The reality is that the world needs hundreds of billions of additional gloves. Global consumption was projected to jump by more than 330 billion this year, but it ultimately will be substantially higher than that; demand at that level will carry over well into 2021. The lead time for deliveries of nitrile gloves is now stretched in many cases to 420 days. To spin up production to a scale that will meet those needs is not realistic due to the unique nature of glove manufacturing. To use an example, the demand is also driven by unprecedented awareness given to gloves in this pandemic. Every picture or video from coverage of the pandemic shows multiple images of gloves.  Besides the first responders, the images show average citizens wearing gloves—everywhere. Like never before, the mainstream public is more aware of hand hygiene anywhere they go.  Most disposable gloves today are made from NBR, a synthetic form of rubber more commonly known as nitrile. As a resource it is challenging to scale quickly, and the glove industry was not prepared for 2020’s sudden surge in demand.  The industry is simply not designed to scale quickly: It is extremely fragmented, with thousands of small manufacturers. The biggest glove maker in the world has less than 10% market share. The investment would run into the tens of millions of dollars to increase production by even a small percentage. In attempts to scale production and mitigate supply shortages, there is some hope in hybrid gloves, which blend vinyl and nitrile to create a more affordable synthetic. Some manufacturers are already experimenting with such gloves, although expecting these products to make a big difference in the supply of gloves before 2021 would be unrealistic. The current situation is so unprecedented and volatile that glove experts with 30 to 40 years of experience in the industry have struggled to reconcile the incredible demand. Everyone has been forced to play catch-up since early 2020, when the pandemic first spread outside of Southeast Asia.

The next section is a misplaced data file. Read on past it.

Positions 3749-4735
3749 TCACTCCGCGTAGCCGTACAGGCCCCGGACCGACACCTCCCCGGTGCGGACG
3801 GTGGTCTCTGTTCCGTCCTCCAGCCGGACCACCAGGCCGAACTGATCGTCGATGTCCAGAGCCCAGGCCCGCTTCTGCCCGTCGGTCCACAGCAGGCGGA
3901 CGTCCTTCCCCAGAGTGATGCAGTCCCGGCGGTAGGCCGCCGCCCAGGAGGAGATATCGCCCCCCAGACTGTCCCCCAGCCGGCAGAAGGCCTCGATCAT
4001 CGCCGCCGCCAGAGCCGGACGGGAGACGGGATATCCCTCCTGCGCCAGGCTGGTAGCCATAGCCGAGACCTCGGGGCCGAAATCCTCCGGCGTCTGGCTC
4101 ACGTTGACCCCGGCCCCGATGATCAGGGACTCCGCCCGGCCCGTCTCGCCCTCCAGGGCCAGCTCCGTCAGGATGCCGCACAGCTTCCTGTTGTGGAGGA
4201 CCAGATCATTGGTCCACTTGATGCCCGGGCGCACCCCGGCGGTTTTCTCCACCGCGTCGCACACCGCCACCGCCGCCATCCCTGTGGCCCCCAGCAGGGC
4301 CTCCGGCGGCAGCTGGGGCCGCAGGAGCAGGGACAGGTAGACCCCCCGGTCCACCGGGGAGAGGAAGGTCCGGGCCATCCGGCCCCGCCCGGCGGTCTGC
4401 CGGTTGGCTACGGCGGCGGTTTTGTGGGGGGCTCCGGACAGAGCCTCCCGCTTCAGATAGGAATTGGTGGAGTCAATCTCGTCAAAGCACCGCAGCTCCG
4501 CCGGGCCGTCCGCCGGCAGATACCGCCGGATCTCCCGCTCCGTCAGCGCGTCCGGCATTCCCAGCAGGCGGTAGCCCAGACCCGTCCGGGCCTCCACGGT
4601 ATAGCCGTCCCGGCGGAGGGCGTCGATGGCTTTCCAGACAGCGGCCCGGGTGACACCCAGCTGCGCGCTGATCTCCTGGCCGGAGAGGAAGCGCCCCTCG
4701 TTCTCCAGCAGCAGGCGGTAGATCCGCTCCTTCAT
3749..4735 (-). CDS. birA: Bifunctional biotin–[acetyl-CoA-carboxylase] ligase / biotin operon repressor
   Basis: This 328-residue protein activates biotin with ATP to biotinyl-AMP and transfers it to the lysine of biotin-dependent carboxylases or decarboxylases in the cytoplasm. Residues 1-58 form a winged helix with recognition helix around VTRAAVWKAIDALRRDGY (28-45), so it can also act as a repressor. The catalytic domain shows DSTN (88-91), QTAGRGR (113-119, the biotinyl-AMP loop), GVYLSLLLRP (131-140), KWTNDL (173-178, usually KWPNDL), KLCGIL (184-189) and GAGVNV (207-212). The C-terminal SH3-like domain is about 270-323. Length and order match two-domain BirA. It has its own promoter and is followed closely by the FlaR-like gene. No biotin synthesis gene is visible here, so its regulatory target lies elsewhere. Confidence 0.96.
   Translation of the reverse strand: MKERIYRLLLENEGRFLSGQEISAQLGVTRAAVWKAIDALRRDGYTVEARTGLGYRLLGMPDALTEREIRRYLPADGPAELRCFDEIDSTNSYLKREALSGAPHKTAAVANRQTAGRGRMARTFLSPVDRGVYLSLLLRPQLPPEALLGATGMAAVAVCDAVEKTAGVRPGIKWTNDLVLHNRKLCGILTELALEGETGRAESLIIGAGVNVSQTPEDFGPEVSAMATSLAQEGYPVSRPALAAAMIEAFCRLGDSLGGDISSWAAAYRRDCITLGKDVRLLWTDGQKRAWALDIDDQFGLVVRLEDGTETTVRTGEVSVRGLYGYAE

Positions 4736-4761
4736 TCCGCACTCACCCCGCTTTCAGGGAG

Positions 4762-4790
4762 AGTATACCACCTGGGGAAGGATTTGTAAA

Even under normal market conditions, manufacturing capacity across the industry can increase by only 10% to 15% per year. The easiest way to do that is to add production lines. A modern disposable glove line can produce up to 300 million gloves annually, which may sound like a lot. But adding even 1,000 lines would increase the overall yearly capacity by only 20% to 25% and cost multiple billions in infrastructure investment. The shortest lead time to add capacity is 6 to 12 months. Even though the industry has experience with previous epidemics such as SARS, MERS, and Ebola, all came and waned in relatively short order, causing only a sporadic surge in demand. That does not appear to be the case with COVID-19.  Even if a manufacturer was to infinitely increase its capabilities today, it could be well into 2021 before glove sellers would have additional inventory to sell once the construction time, shortages of raw materials, challenges in labor, length of the supply chain, and other delays are factored in. It is important to note that manufacturers will likely increase output by producing thinner gloves, say 3 mil instead of 6 mil. Focusing on thinner gloves streamlines operations, but would have only a limited impact on the overall volume. Pivoting toward thinner gloves would also create a scarcity of heavier gloves over the next 12-18 months. There are limited places that have skilled personnel with the expertise to support a major increase in production. Malaysia and Thailand are forced to import a good deal of their workforces before training them extensively. Migration restrictions caused by COVID-19 further complicate matters. While restrictions have been eased as the number of cases has dropped, the Malaysian government recently announced it was suspending the intake of new foreign workers till the end of the year while encouraging companies to hire more Malaysians. But leading glove makers have said that expecting only locals to fill the vacancies was unrealistic, and would reduce Malaysia’s competitiveness. Expecting glove factories to spring up anywhere outside of Southeast Asia is impractical at best. In the U.S., production costs and environmental regulations make production nearly impossible.  Even with the relaxed rules of the current Environmental Protection Agency, it is unlikely that permits for such facilities would be approved anywhere near population centers. Critically, gloves are much more regulated compared with face masks and other forms of PPE. Factories require ISO certifications and extensive testing protocols, all of which are expensive and time consuming. Due to added expenses from construction to labor, under average conditions it is safe to assume that most plans to produce gloves in the U.S. at scale would cost 5 to 10 times more and take 3 to 4 times longer than a comparable plan in Asia. Naturally, this makes it a very unattractive investment.  To produce gloves at scale, it would require an effort similar to what the U.S. did with nitrile butadiene rubber production during World War II. After the American rubber industry became the largest and most technologically advanced in the world in the 1930s, the loss of access to latex caused by Japanese aggression in Southeast Asia forced the establishment of a synthetic rubber program unmatched before or since. In today’s splintered economy, such a coming together of government, industry, and academe would be highly unlikely, especially considering the uncertainties of the COVID19 pandemic.